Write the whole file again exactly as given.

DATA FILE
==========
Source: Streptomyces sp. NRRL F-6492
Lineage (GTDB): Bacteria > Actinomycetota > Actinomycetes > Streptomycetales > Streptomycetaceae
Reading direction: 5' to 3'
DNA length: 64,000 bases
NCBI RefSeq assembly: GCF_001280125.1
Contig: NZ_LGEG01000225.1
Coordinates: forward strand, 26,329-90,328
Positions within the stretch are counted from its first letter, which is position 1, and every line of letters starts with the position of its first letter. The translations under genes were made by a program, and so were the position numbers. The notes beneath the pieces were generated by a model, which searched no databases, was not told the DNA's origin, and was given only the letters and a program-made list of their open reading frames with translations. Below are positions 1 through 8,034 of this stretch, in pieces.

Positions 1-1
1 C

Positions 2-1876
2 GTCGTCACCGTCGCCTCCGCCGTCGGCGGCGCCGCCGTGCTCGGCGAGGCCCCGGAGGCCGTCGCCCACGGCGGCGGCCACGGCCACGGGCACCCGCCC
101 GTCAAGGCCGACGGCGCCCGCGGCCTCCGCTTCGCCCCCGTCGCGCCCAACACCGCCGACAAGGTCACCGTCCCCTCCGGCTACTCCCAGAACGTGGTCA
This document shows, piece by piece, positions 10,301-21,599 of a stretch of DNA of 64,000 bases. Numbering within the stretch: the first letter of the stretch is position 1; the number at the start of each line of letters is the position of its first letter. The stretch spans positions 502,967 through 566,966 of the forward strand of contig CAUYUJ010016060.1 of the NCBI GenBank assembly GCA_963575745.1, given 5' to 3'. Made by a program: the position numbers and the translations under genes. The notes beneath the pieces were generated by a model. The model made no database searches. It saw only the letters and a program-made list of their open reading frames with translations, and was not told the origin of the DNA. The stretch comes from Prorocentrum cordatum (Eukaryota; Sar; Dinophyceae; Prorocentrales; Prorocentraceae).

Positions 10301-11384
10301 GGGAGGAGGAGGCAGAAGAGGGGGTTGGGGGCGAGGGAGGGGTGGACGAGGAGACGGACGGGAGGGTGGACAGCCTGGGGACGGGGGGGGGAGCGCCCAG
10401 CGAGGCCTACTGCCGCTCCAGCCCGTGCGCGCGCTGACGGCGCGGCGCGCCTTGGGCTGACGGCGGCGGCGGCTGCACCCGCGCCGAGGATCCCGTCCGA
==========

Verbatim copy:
Source: Streptomyces sp. NRRL F-6492
Lineage (GTDB): Bacteria > Actinomycetota > Actinomycetes > Streptomycetales > Streptomycetaceae
Reading direction: 5' to 3'
DNA length: 64,000 bases
NCBI RefSeq assembly: GCF_001280125.1
Contig: NZ_LGEG01000225.1
Coordinates: forward strand, 26,329-90,328
Positions within the stretch are counted from its first letter, which is position 1, and every line of letters starts with the position of its first letter. The translations under genes were made by a program, and so were the position numbers. The notes beneath the pieces were generated by a model, which searched no databases, was not told the DNA's origin, and was given only the letters and a program-made list of their open reading frames with translations. Below are positions 1 through 8,034 of this stretch, in pieces.

Positions 1-1
1 C

Positions 2-1876
2 GTCGTCACCGTCGCCTCCGCCGTCGGCGGCGCCGCCGTGCTCGGCGAGGCCCCGGAGGCCGTCGCCCACGGCGGCGGCCACGGCCACGGGCACCCGCCC
101 GTCAAGGCCGACGGCGCCCGCGGCCTCCGCTTCGCCCCCGTCGCGCCCAACACCGCCGACAAGGTCACCGTCCCCTCCGGCTACTCCCAGAACGTGGTCA
This document shows, piece by piece, positions 10,301-21,599 of a stretch of DNA of 64,000 bases. Numbering within the stretch: the first letter of the stretch is position 1; the number at the start of each line of letters is the position of its first letter. The stretch spans positions 502,967 through 566,966 of the forward strand of contig CAUYUJ010016060.1 of the NCBI GenBank assembly GCA_963575745.1, given 5' to 3'. Made by a program: the position numbers and the translations under genes. The notes beneath the pieces were generated by a model. The model made no database searches. It saw only the letters and a program-made list of their open reading frames with translations, and was not told the origin of the DNA. The stretch comes from Prorocentrum cordatum (Eukaryota; Sar; Dinophyceae; Prorocentrales; Prorocentraceae).

Positions 10301-11384
10301 GGGAGGAGGAGGCAGAAGAGGGGGTTGGGGGCGAGGGAGGGGTGGACGAGGAGACGGACGGGAGGGTGGACAGCCTGGGGACGGGGGGGGGAGCGCCCAG
10401 CGAGGCCTACTGCCGCTCCAGCCCGTGCGCGCGCTGACGGCGCGGCGCGCCTTGGGCTGACGGCGGCGGCGGCTGCACCCGCGCCGAGGATCCCGTCCGA